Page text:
My own personal use for this would be for generating anonymous protocols and dataclasses:

class T(Protocol):
    x: int
    y: str

# with some abuse of notation obviously these would generate unique types
assert T == Struct[x=int, y=str]

# similarly 
class S:
   x: int
   y: str

assert S == Struct[x=int, y=str]

I often want to create such types “on the fly” without needing to put a name on them.

Now as I don’t need mixed keyword / positional arguments I can achieve this with:

# K = dict
Struct[K(x=int, y=str)]

But that costs 3 more keystrokes and is certainly less beautiful.

While I would not personally use this I think a real killer app would be slicing named axis, as the slice syntax is exclusive to geitem and hence can not leverage the dict trick.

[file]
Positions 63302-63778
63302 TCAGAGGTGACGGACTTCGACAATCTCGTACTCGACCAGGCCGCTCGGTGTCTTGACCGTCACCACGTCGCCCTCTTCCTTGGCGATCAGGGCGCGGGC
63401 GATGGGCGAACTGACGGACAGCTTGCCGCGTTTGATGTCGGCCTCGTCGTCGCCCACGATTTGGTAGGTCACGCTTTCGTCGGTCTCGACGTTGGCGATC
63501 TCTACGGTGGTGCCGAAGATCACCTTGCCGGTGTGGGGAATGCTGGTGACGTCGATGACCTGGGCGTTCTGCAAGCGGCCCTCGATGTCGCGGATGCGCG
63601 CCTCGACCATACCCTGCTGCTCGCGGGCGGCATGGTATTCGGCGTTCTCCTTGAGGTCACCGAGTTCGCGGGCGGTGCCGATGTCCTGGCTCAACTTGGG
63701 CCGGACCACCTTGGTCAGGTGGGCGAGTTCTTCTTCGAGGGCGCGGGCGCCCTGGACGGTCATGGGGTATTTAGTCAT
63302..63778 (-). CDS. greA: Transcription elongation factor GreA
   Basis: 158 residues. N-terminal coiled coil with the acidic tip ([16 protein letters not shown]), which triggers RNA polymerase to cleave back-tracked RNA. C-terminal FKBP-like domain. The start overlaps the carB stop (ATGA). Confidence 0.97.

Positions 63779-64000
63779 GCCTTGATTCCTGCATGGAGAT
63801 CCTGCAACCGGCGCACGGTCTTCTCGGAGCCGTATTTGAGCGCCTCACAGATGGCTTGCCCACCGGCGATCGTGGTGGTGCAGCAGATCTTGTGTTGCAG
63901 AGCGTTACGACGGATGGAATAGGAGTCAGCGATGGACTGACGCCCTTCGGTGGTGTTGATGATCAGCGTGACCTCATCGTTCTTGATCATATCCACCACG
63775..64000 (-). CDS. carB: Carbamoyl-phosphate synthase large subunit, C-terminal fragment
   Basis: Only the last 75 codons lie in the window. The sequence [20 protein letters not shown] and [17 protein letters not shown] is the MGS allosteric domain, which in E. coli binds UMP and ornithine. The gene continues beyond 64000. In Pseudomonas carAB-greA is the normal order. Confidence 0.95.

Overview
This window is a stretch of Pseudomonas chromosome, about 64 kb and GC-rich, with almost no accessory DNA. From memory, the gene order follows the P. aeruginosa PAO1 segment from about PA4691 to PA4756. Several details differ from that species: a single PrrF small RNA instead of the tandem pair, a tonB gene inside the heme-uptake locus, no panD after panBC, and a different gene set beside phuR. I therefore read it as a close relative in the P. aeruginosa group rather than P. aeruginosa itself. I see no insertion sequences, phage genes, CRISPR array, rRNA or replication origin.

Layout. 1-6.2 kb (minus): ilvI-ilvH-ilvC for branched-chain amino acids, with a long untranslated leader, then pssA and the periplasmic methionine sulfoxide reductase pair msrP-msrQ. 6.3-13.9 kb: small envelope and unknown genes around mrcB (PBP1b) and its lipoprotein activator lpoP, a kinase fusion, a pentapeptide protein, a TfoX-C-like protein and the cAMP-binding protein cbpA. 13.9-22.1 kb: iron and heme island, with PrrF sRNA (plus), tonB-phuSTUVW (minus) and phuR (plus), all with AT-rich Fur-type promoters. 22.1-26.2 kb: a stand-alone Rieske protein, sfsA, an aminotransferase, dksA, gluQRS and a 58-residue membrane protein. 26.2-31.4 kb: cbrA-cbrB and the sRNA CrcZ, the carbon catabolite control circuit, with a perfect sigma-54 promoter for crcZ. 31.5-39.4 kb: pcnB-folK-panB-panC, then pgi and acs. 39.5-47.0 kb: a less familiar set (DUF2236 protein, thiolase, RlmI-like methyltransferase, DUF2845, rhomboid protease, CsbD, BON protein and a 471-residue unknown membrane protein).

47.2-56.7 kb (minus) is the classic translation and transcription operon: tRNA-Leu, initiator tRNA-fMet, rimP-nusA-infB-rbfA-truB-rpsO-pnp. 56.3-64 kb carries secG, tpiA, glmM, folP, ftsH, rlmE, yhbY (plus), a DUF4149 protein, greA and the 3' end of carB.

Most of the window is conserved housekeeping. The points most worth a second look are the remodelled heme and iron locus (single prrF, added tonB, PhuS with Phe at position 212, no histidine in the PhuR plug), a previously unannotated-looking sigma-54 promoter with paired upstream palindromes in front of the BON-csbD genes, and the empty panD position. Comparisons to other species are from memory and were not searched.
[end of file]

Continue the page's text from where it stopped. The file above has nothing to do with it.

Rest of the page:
On Fri, Aug 14, 2020 at 6:30 AM Paul Moore <> wrote:
On Fri, 14 Aug 2020 at 13:12, Jonathan Fine <> wrote:
> Anyone who is experimenting with keyword keys would, I think, appreciate having something they can use straight away. Thus, I think, any use case for PEP 472 is also a use case for the general keyword class I'm suggesting. No use cases for PEP 472 would of course be fatal.

When experimenting, I routinely write throwaway classes and functions like

def f(*args, **kw):
    print(f"In f, {args=} {kw=}")

I don't see why writing

class A:
    def __getitem__(self, *args, **kw):
        print(f"Getting {args=}, {kw=}")

would be any more onerous. A stdlib class that used the new syntax
should stand on its own merits, not as "something people can use to
experiment with".

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